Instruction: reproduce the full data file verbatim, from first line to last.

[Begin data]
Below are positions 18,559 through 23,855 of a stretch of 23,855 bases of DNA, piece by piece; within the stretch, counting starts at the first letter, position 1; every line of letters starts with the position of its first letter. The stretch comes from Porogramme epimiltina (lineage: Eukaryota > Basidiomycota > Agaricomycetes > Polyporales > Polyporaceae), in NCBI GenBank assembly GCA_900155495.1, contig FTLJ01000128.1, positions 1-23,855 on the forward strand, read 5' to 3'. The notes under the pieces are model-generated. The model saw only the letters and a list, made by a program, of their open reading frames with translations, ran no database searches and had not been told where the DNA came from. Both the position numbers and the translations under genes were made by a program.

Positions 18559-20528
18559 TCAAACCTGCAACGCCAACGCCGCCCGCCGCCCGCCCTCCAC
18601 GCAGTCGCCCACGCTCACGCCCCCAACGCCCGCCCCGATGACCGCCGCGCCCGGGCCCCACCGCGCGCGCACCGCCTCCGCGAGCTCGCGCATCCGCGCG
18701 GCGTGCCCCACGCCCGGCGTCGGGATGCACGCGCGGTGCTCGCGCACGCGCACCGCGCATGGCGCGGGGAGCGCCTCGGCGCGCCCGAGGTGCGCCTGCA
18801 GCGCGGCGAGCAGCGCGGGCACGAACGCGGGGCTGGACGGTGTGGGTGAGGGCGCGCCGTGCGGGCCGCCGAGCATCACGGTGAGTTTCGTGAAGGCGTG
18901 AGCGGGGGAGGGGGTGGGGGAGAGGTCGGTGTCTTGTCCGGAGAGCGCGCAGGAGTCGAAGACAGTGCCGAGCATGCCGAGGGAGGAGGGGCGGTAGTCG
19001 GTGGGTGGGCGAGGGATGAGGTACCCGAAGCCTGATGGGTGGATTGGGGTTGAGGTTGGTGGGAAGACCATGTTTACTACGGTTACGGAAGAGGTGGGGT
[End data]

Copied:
Below are positions 18,559 through 23,855 of a stretch of 23,855 bases of DNA, piece by piece; within the stretch, counting starts at the first letter, position 1; every line of letters starts with the position of its first letter. The stretch comes from Porogramme epimiltina (lineage: Eukaryota > Basidiomycota > Agaricomycetes > Polyporales > Polyporaceae), in NCBI GenBank assembly GCA_900155495.1, contig FTLJ01000128.1, positions 1-23,855 on the forward strand, read 5' to 3'. The notes under the pieces are model-generated. The model saw only the letters and a list, made by a program, of their open reading frames with translations, ran no database searches and had not been told where the DNA came from. Both the position numbers and the translations under genes were made by a program.

Positions 18559-20528
18559 TCAAACCTGCAACGCCAACGCCGCCCGCCGCCCGCCCTCCAC
18601 GCAGTCGCCCACGCTCACGCCCCCAACGCCCGCCCCGATGACCGCCGCGCCCGGGCCCCACCGCGCGCGCACCGCCTCCGCGAGCTCGCGCATCCGCGCG
18701 GCGTGCCCCACGCCCGGCGTCGGGATGCACGCGCGGTGCTCGCGCACGCGCACCGCGCATGGCGCGGGGAGCGCCTCGGCGCGCCCGAGGTGCGCCTGCA
18801 GCGCGGCGAGCAGCGCGGGCACGAACGCGGGGCTGGACGGTGTGGGTGAGGGCGCGCCGTGCGGGCCGCCGAGCATCACGGTGAGTTTCGTGAAGGCGTG
18901 AGCGGGGGAGGGGGTGGGGGAGAGGTCGGTGTCTTGTCCGGAGAGCGCGCAGGAGTCGAAGACAGTGCCGAGCATGCCGAGGGAGGAGGGGCGGTAGTCG
19001 GTGGGTGGGCGAGGGATGAGGTACCCGAAGCCTGATGGGTGGATTGGGGTTGAGGTTGGTGGGAAGACCATGTTTACTACGGTTACGGAAGAGGTGGGGT